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Old 06-30-2014, 01:16 PM   #11 (permalink)
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You could just put a double shafted electric motor inline with the XMSN.

A word of note my 1989 diesel suburban with a 5sp manual gets mid 20's out of the box.

If you want/need a suburban consider a low powered diesel motor (like the C-code 6.2 or 4bt), couple with a manual transmission, high rear end gears.

Get that working and learn to hypermile then add your electric drive, a 4wd t-case like they used in the old days with lockup should be able to allow you to clutch and unclutch the ev side safely, just a lot of gear noise from having the splines the wrong way.

Cheers
Ryan

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Old 06-30-2014, 06:06 PM   #12 (permalink)
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Thanks for your reply Ryan. The inline idea was already done back in 2010. It was done by this guy and it worked quite well:

David Hrivnak's 2004 Chevrolet Avalanche

I was able to talk to him about a year ago and he explained a little on how he did it. Pretty straightforward. I still want to do it another way as well.

There are about 3 other ways others have done this. I know this is a hypermiling forum but I can provide links if anyone wants to see them. I just believe they were pretty awesome approaches and I have interest in this as well as what hypermilers do.

As for the diesel, I know that will be too involved for me.

Thanks again
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Old 07-01-2014, 01:17 PM   #13 (permalink)
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Although the diesel is a nice touch the manual transmission is not really an option.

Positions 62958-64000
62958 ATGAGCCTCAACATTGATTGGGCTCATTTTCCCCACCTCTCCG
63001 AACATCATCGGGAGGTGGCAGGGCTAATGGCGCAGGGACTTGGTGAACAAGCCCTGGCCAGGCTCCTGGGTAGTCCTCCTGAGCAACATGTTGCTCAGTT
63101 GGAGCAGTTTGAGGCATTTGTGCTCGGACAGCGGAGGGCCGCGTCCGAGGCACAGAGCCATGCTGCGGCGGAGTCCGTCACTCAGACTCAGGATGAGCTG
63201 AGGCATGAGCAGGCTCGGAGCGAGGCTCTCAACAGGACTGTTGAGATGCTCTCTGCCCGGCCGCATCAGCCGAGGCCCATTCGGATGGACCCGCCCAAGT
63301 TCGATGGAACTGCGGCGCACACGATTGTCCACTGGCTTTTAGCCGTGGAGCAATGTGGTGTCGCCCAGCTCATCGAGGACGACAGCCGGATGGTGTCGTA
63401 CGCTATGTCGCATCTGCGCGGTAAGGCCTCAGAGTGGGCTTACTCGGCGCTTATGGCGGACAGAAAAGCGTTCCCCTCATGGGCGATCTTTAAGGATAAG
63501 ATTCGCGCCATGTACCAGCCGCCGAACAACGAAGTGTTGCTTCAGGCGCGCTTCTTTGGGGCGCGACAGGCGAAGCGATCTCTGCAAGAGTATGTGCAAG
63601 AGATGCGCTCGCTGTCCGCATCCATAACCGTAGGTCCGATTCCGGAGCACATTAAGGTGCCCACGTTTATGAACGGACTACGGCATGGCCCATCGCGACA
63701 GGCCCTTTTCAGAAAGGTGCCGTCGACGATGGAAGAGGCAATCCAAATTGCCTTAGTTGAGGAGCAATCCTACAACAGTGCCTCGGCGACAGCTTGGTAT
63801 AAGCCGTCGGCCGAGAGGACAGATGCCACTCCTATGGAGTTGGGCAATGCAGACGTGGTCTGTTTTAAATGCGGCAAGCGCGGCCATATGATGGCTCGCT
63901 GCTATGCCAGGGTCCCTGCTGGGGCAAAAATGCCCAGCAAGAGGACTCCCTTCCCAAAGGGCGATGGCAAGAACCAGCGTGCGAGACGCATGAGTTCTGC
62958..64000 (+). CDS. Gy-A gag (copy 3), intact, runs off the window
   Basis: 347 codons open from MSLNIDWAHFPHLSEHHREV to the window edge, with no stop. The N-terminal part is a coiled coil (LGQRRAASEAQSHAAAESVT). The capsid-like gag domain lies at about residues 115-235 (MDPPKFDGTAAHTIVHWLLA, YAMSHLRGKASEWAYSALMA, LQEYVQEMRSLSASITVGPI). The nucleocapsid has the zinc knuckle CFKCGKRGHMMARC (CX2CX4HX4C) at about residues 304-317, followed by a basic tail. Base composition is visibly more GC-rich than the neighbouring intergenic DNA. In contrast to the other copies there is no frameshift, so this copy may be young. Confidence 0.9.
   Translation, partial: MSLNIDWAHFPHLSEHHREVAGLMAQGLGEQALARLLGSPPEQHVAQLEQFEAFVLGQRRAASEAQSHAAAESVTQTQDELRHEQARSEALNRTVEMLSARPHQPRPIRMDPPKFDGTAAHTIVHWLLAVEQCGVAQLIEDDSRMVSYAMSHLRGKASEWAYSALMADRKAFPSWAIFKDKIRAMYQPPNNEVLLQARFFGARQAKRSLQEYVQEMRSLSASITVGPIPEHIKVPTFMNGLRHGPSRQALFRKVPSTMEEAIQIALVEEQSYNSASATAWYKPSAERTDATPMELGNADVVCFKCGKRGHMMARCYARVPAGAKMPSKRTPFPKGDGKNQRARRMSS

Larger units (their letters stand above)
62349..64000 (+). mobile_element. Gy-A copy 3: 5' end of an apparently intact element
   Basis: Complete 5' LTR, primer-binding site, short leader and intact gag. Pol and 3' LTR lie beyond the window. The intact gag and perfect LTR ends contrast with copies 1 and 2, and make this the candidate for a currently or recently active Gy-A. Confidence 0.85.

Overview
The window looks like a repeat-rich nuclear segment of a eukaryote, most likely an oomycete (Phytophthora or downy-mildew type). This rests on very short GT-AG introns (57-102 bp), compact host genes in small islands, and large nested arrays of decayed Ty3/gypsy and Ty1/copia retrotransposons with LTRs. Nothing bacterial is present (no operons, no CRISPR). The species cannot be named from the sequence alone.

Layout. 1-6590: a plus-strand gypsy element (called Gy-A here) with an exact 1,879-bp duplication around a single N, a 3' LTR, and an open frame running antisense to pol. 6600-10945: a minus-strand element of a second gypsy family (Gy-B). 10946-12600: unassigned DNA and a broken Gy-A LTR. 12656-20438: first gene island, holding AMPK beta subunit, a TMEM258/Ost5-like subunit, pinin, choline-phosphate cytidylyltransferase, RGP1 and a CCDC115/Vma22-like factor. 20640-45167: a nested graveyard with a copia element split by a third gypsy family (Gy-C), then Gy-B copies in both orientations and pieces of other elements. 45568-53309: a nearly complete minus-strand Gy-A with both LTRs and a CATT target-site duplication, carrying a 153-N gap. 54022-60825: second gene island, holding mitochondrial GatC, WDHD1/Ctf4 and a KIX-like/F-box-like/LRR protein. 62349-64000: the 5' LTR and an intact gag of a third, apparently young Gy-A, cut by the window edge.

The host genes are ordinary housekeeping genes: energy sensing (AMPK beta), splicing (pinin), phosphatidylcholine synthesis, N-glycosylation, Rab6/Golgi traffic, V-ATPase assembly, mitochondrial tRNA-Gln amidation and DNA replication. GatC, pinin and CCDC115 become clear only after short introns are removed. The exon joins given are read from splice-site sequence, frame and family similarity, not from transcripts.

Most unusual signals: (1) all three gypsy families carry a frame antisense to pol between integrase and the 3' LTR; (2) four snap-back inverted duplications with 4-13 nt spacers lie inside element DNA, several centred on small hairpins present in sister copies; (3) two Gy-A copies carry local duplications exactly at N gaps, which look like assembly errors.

Your truck can be flat towed up to 50mph (if its like the 1993 2wd I have rusting here)

So in EV mode you would need to always drive below 50mph or risk wearing your transmission over time.

Also your truck would be more efficent with a 5sp stick anyway.

Good Luck
Ryan
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Old 07-01-2014, 03:46 PM   #14 (permalink)
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A Detroit diesel would probably work too. But being two stroke, you gotta drive em like you hate em or the engine wears faster.

Just a shameless plug for my favorite diesel of all time
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Old 07-02-2014, 10:31 PM   #15 (permalink)
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If you could deal with the integration of the engine management hardware of a Tahoe hybrid into your Suburban to use the Tahoe's hybrid drive system, that would probably be the most straightforward option, altough might be not so easy to find one for scrap. On a sidenote, this system was also used by other manufacturers, most notably Mercedes-Benz for the S-Class and ML-Class.

Anyway, you should check this thread to take some inspiration:
http://ecomodder.com/forum/showthrea...uck-22080.html

Well, I guess if you retain the IFS you'd have more options for the electric FWD setup, eventually just using a direct-driven motor without a front differential, basically to provide auxiliary traction in rough terrain or for heavier towing.

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